Tag Archives: meditation

Emotion Meditation 1

Whether you have a little or a lot of experience with meditation there are a few simple Taoist meditation tricks that work very well and can do you a world of good.  It’s first helpful to delineate three general meditation categories.  You could make the focus on your Body, your Mind & Thoughts, or your Emotions.  

In this article I’m choosing Emotions, by themselves and as they interact with Mind and Body.   We know intuitively that there is a continuous interaction and what we need to do is experientially understand that process better.  An experiential understanding is what gives us the means to shift everything toward more balance and harmony.

1.  Let’s look at what emotions may arise in a simple everyday situation.  Say you’re in a public place and find yourself in the presence of a complete stranger for whom you have an immediate dislike.  That’s one emotional reaction.  Next you might ask yourself why you were so prejudicial, another emotion.  That may take the form of embarrassment or guilt.  You might then reassess your reaction by feeling acceptance instead, which in turn might make you more comfortable, or proud of yourself.  Or you may say that your first reaction was right because you sensed a good reason to avoid this person, you just have to learn to trust your intuition.    Or it may dawn on you that this person just happened to trigger one of your buttons from way back, something that you need to get over already.  But maybe you can’t deal with that right now. 

It may surprise you to realize that all these emotional reactions, about ten in that example, could come and go in a few seconds, producing a small  “tempest in a teapot”.  Multiply that by a few hundred simple interactions in a day and you might have a big mess brewing just below the surface.  All these emotions will have a direct effect on what you say, think and do in the immediate situation as well as in the long term.  

1.A. The first step in gaining some stability in this possibly turbulent stream is simply to sit quietly and take notice.  Pick a situation which could be emotional but doesn’t require you to interact such as watching the news or listening to an argument.  Or you may want to go internal and examine an emotionally charged circumstance in your life.   Ask what emotions are coming up and what others they lead to.  If you get caught up in them, take note of that and just keep watching.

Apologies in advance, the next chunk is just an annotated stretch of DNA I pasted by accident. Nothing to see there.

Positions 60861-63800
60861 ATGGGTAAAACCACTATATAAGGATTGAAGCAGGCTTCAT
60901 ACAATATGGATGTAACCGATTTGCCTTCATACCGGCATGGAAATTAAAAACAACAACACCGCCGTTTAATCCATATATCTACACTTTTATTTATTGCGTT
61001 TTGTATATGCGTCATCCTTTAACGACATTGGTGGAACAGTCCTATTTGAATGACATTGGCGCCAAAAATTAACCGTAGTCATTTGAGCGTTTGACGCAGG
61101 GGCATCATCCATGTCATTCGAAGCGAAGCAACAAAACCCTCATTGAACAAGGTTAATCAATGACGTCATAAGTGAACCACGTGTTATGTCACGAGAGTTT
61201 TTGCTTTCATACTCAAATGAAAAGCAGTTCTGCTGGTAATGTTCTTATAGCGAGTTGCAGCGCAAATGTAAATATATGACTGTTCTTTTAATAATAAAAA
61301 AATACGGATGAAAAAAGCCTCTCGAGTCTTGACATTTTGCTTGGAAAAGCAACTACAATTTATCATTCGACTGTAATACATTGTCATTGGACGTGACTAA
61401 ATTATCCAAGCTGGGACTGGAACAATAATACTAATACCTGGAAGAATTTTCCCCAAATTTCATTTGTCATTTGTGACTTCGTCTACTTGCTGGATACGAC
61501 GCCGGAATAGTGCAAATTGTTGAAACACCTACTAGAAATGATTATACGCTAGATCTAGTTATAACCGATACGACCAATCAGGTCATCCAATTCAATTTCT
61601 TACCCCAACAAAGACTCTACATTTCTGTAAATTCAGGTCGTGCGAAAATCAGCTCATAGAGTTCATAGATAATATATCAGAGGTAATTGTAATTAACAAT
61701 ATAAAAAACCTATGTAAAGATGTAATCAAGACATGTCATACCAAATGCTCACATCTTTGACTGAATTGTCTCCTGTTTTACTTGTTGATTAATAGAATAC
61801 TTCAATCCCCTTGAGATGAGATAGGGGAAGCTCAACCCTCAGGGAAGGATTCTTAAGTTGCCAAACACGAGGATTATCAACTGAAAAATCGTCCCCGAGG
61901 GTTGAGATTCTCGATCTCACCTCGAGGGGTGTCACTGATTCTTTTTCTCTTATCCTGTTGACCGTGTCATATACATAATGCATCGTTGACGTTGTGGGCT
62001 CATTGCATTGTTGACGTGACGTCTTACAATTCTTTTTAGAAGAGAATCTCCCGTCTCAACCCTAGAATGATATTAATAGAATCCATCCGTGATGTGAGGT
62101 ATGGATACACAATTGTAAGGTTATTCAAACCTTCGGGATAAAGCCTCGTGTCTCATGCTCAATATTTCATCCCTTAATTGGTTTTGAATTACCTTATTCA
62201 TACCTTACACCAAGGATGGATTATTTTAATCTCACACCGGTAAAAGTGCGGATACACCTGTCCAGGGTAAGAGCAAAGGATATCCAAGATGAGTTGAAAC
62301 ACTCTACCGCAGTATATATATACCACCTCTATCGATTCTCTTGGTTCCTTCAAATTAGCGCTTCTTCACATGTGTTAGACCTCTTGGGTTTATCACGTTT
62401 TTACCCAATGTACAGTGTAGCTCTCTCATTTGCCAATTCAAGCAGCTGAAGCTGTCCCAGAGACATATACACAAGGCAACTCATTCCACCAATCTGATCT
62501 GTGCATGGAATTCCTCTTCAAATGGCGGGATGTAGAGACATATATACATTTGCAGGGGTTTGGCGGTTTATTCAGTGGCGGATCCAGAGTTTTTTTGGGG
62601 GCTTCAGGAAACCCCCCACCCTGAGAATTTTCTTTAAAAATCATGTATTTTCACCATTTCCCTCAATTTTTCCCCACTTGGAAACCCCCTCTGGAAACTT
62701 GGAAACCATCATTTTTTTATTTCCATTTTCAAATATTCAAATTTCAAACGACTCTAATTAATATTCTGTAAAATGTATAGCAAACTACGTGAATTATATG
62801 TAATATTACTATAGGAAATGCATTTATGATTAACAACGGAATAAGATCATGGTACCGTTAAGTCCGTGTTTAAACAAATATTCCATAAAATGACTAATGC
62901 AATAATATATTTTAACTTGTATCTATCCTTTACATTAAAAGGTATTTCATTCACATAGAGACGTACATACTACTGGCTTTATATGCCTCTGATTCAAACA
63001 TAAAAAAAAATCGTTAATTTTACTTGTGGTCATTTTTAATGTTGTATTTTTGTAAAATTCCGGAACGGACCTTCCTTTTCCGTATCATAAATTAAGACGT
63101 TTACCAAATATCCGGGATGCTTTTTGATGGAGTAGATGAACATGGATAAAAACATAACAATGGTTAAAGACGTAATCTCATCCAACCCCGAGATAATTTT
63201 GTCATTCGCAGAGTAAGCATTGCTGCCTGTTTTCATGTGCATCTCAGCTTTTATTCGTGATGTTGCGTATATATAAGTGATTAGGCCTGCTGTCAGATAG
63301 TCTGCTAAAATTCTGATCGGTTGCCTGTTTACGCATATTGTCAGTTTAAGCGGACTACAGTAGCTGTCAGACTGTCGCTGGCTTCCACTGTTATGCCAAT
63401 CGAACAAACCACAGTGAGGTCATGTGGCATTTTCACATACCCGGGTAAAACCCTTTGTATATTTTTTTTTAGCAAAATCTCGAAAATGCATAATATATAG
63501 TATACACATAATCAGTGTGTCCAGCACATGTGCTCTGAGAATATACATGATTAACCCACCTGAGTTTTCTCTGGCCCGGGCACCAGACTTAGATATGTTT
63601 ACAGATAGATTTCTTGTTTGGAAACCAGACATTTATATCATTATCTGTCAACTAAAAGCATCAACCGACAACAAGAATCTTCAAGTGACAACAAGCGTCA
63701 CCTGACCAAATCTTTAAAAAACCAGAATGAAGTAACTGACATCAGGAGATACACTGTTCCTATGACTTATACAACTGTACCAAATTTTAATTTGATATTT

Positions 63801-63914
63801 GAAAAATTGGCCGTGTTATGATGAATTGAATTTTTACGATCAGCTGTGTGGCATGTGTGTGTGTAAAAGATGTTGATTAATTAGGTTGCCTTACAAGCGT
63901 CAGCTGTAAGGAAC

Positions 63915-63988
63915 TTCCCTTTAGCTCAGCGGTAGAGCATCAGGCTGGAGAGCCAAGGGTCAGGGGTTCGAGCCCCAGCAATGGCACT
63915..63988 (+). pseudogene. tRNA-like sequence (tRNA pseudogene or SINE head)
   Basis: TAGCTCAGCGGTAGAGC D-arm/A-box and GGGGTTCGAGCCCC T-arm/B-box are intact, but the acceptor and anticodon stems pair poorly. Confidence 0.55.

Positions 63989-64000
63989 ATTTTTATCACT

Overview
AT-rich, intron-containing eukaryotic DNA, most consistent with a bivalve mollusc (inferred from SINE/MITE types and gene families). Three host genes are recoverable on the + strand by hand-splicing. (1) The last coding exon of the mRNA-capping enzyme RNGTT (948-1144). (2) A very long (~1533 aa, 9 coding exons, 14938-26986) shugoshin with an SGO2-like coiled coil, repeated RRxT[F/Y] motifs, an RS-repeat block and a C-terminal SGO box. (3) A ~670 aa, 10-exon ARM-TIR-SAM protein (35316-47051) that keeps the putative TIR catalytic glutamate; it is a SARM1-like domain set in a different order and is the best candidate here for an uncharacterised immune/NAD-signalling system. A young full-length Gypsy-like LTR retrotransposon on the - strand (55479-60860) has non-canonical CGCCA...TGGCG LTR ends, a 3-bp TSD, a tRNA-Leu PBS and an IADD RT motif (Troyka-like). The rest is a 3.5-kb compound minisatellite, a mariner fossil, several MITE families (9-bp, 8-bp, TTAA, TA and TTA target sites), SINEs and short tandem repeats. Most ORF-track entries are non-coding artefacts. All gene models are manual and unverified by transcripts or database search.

This perspective, which is found in many traditions,  is sometimes called the Independent Observer.  You could be watching with your intellect but you might also be accessing a part of yourself that is beyond, behind, deeper than, more stable than the vagaries of capricious emotions. 

You will realize that emotions come and go like the breeze and might have about the same importance.   One perspective is that all humans throughout time have had these same emotions all their lives and you are just one of them here in one moment.  To think that yours are all that significant could seem a little ridiculous. 

With practice you will notice that certain patterns repeat themselves, that you have certain habits.  It’s probably less important to know how they developed than to note how they are maintained.  

1.B.  A second method you could try might sound as though it requires a bit more courage:   Take any situation wherein you find yourself, intense or neutral, attractive or repelling, and allow whatever you see and hear to be absorbed into yourself.   Let in the humans, buildings, media, weather, whatever, and then let it all out again.   You could try inhaling and exhaling as you do.  Observe what emotions arise.  Keep this up until something changes, for example becoming more comfortable with what was uncomfortable.